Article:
While most of the media is doing their best to help the Republicans fling massive amounts of poop against the wall to see what sticks in order to distract from the things we ought to be talking about leading up to the mid-term elections, at least The Nation's Chris Hayes filling in for Rachel Maddow framed the ginned up controversy for what it is; a farce that started with a far right conspiracy theorist named Pam Geller who belongs in the same box as Orly Taitz.
HAYES: For centuries, a cult of eccentrics and amateurs and self-appointed scientists in the Middle Ages tried and failed to turn inexpensive metals like lead into gold. Now, in the environment of 21st century media apparatus, the political right has figured out how to do this. They have succeeded in a very special kind of alchemy—it‘s an alchemy that is able to transmute totally crazy, trivial, ginned up fake stories into media-captivating national debates.
So, while everyone sort of sifts through the media goal, that is the planned Park 51 Islamic community center, it‘s useful, I think, to trace it back to its origins as lead.
I did the same sort of thing as a reporter for “The Nation” magazine back in 2007 when I looked into the origins of the “Obama is a secret Muslim” rumor. What I found was that in all likelihood, the myth originated with a very strange figured named Andy Martin, a perennial Republican Senate candidate, notorious litigant, and self-described independent contrarian columnist, who was raising bizarre allegations about Barack Obama‘s heritage as far back as 2004.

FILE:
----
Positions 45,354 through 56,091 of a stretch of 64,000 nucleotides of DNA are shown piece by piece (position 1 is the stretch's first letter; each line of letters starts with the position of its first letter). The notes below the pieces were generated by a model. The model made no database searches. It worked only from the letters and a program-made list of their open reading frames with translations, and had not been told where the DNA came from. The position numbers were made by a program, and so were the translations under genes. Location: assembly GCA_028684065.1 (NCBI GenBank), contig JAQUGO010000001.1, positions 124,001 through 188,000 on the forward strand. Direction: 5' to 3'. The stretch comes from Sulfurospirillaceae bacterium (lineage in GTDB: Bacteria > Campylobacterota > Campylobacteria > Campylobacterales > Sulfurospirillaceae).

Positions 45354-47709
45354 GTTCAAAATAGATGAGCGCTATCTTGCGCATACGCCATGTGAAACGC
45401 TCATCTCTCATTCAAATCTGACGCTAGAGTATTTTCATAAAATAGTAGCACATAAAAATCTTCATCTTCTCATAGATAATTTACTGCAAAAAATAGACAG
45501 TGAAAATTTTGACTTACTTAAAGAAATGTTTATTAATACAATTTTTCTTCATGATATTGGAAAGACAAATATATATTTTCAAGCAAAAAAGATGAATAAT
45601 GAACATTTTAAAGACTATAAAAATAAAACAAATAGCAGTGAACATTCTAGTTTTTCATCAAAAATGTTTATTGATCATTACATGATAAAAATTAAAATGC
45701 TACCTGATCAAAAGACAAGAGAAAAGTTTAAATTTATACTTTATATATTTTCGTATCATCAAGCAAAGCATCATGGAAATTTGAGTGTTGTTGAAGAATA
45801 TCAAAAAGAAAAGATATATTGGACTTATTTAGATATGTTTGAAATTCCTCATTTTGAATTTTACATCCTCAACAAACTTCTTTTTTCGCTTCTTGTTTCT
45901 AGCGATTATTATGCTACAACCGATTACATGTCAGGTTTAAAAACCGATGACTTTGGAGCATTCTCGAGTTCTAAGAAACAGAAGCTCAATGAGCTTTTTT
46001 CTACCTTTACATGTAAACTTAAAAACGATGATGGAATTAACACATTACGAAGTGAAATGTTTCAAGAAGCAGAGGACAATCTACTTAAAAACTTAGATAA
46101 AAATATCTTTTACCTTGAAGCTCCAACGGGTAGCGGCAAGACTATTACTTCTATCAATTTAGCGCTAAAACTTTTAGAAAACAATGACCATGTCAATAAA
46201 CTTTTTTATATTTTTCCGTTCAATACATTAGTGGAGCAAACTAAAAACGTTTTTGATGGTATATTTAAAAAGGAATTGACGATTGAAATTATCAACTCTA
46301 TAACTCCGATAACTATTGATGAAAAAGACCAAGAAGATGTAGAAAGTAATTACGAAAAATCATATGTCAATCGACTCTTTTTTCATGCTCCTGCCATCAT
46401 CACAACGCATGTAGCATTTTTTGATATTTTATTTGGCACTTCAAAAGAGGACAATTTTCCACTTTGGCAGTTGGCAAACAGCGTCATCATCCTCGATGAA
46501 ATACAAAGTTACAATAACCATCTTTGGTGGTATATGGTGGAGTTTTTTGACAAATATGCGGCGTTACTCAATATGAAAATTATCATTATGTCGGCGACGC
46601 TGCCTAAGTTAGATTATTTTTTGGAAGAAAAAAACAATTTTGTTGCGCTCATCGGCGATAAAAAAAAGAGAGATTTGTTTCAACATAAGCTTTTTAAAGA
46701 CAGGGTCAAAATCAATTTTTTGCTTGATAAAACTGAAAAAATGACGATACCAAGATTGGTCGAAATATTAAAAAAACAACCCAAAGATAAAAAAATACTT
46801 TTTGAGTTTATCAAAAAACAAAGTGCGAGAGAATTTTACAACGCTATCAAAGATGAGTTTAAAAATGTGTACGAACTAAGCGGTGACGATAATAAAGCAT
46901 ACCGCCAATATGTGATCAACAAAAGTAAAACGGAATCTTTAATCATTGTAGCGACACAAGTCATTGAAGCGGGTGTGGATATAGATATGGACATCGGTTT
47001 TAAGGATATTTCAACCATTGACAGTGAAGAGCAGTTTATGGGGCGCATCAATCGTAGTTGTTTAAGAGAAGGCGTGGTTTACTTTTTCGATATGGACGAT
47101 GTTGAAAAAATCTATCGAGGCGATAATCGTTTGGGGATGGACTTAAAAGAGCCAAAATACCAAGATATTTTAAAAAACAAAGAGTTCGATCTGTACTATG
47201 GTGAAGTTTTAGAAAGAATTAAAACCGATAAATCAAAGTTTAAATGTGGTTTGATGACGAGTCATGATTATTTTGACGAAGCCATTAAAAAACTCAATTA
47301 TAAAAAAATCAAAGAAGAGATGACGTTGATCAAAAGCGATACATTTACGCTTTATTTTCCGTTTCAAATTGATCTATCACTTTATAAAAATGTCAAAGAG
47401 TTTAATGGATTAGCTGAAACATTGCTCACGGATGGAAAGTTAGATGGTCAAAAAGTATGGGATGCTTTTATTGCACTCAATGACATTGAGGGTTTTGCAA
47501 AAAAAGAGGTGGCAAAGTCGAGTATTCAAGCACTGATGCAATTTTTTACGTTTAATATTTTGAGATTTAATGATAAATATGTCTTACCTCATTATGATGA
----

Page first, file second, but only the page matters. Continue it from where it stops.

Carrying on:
Here‘s what else I learned about Andy Martin at the time. He was known as one of the most notorious litigants in the history of the United States, having filed hundreds, possibly thousands of lawsuits often directed at judges who ruled against him.
He once referred to a federal judge as a, quote, “crooked, slimy Jew, who has a history of ling and thieving common to the members of his race,” and once attempted to intervene in the divorce proceedings of a judge who ruled against him, petitioning the state court to be appointed as the guardian of the judge‘s children.
We saw similarly bizarre origins when we traced back the birther movement that. That began with famed dentist/realtor/lawyer Orly Taitz, whose $20,000 fine for filing for those lawsuits was just upheld by the Supreme Court.